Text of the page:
I'll leave the overall wealth advice - including the vehicles through which to invest - to others and stick to the share portfolio.

It's generally best to have at least a dozen stocks (probably more) to provide diversification, so on its own this portfolio will probably be a bit too concentrated.

It's not just about the number of stocks but their percentage weighting. Held equally, they'd each be 10%, which is high, but if any are well above this then it could bring in a lot of risk.

There might also be significant sector concentrations. For example, we recommend keeping your overall bank exposure below 20%, or closer to 10% for conservative investors. With both CBA and NAB, you could be well above this. Having both Wesfarmers and Woolworths might also leave you overexposed to retail.

However, you have to consider all this in terms of your overall wealth. If the portfolio is only a 30th of your total net worth then even a 30% weighting in this stock portfolio would only translate to 1% of everything taken together.

Bear in mind, though, that your other equity investments could have similar concentrations, particularly in the banks.

You should think about it altogether to get an idea of your overall exposures.

It's also worth noting that all these are Australian stocks. Given that you're considering retiring abroad, it will probably make sense to have plenty of international exposure, so check to see that you're getting this from your other investments.

You could use the extra $100,000 to fill in the gaps and broaden your diversification.

It's true that stocks can be volatile but over the long term they tend to provide higher returns than bonds and cash.

Having retired early, you need to keep a long-term focus. Property may also be a good option for getting specific exposure to a particular country if you're serious about finally settling there.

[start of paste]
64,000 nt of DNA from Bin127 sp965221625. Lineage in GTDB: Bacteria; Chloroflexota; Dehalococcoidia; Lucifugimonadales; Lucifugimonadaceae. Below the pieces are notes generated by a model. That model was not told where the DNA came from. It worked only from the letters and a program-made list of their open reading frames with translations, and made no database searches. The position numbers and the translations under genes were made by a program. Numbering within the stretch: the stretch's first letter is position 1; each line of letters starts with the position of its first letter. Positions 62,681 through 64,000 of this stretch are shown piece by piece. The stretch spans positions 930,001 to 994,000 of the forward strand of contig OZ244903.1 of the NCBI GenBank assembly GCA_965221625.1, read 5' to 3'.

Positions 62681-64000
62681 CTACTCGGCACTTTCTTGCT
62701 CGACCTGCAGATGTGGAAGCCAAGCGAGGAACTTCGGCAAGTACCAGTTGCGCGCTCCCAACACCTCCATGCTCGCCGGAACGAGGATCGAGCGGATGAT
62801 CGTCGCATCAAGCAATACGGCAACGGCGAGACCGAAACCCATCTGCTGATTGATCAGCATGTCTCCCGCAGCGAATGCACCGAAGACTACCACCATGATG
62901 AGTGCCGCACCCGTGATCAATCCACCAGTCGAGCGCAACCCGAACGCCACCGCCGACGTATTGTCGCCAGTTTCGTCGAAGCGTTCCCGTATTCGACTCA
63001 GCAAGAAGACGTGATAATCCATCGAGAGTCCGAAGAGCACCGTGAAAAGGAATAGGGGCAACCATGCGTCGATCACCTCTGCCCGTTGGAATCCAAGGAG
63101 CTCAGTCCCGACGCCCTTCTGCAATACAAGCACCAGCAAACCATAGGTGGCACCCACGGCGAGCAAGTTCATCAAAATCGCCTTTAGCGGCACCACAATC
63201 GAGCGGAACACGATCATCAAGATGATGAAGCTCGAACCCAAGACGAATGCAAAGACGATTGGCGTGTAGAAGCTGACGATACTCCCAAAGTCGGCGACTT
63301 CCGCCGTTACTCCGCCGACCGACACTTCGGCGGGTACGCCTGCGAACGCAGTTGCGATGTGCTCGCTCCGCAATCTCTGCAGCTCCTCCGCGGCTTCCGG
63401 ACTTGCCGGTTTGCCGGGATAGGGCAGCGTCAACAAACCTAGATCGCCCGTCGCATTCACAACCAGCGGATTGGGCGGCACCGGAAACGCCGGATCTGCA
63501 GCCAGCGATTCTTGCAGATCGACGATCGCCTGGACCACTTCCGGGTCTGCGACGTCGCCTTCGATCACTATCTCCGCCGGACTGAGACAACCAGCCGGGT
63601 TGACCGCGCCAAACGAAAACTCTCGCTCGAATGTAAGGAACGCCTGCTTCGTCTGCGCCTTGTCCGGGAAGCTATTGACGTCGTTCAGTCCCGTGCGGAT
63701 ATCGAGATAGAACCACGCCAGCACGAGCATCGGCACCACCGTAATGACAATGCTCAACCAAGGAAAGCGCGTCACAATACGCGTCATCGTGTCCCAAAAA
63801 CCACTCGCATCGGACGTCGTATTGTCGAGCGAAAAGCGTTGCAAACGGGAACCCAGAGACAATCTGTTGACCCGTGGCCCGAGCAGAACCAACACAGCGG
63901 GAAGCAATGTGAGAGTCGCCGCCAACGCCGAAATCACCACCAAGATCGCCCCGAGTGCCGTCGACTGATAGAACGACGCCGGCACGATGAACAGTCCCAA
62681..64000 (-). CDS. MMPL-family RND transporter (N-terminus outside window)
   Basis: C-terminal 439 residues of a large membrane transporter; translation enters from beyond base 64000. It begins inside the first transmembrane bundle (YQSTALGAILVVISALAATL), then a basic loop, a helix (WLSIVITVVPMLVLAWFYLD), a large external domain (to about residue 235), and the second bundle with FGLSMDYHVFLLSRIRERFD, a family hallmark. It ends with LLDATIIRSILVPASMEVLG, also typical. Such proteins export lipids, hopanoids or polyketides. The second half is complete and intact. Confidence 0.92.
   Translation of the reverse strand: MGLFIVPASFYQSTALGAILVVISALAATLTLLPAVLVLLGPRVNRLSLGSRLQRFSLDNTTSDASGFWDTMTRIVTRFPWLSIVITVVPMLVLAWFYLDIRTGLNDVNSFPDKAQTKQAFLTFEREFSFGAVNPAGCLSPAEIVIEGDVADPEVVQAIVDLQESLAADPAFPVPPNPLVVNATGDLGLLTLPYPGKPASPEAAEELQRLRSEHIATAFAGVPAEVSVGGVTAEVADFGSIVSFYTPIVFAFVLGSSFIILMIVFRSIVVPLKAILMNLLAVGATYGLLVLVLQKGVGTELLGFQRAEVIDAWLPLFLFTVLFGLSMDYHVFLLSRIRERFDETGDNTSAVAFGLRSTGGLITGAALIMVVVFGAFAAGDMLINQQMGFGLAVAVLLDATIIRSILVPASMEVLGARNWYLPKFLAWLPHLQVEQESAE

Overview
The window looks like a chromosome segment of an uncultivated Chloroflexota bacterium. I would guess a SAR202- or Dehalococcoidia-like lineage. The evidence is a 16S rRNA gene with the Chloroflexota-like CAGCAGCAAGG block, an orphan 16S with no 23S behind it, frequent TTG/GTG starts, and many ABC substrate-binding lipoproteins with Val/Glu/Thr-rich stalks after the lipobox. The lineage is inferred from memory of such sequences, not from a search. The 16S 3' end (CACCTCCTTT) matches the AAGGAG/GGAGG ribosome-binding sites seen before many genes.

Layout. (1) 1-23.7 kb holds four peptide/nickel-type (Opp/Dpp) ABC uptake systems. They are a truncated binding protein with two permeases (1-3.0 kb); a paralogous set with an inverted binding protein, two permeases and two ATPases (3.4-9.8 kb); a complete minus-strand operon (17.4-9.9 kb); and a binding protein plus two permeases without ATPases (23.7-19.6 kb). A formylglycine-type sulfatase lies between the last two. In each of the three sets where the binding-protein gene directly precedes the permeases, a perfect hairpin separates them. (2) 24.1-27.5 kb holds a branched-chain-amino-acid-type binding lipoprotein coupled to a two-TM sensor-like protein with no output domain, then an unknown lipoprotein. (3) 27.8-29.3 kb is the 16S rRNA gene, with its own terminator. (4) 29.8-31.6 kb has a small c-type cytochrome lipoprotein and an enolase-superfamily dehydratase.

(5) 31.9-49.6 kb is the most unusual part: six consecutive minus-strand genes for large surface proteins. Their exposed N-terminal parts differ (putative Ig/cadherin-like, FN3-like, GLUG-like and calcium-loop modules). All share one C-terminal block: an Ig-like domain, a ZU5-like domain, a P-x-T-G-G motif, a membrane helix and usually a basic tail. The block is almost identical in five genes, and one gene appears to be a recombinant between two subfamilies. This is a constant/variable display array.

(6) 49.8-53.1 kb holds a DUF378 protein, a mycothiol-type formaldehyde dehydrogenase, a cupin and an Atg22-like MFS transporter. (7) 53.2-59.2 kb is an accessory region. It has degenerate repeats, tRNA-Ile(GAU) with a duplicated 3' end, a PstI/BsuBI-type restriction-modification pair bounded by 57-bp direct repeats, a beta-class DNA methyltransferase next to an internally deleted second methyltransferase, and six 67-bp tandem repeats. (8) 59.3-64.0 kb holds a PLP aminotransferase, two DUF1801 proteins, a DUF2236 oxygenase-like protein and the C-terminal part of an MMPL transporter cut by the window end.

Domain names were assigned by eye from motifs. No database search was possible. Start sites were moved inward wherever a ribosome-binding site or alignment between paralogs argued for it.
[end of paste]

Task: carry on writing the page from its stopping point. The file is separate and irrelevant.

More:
In terms of the actual stocks, we have "hold" recommendations on them all, except Centuria, which we don't cover. Sonic Healthcare, Wesfarmers and Woolworths are close to our buy prices, while Telstra is getting towards a point where we might sell.

Bear in mind that price and value will move about, and our recommendations will change over time. That needn't worry you unduly. Good investing is generally lazy investing - too much activity often does more harm than good.

The less balanced your portfolio is to begin with, though, the more quickly it could get more unbalanced. If you're going to go months without looking at it, then you'll probably want to consider either a fully passive strategy or finding someone to manage your portfolio actively.

If you are in need of financial advice and would like to appear in Ask the Experts, email [email protected]. You must be willing to be photographed.

Get stories like this in our newsletters.

Related Stories

Susan has been a finance journalist for more than 30 years, beginning at the Australian Financial Review before moving to the Sydney Morning Herald. She edited a superannuation magazine, Superfunds, for the Association of Superannuation Funds of Australia, and writes regularly on superannuation and managed funds. She's also author of the best-selling book Women and Money.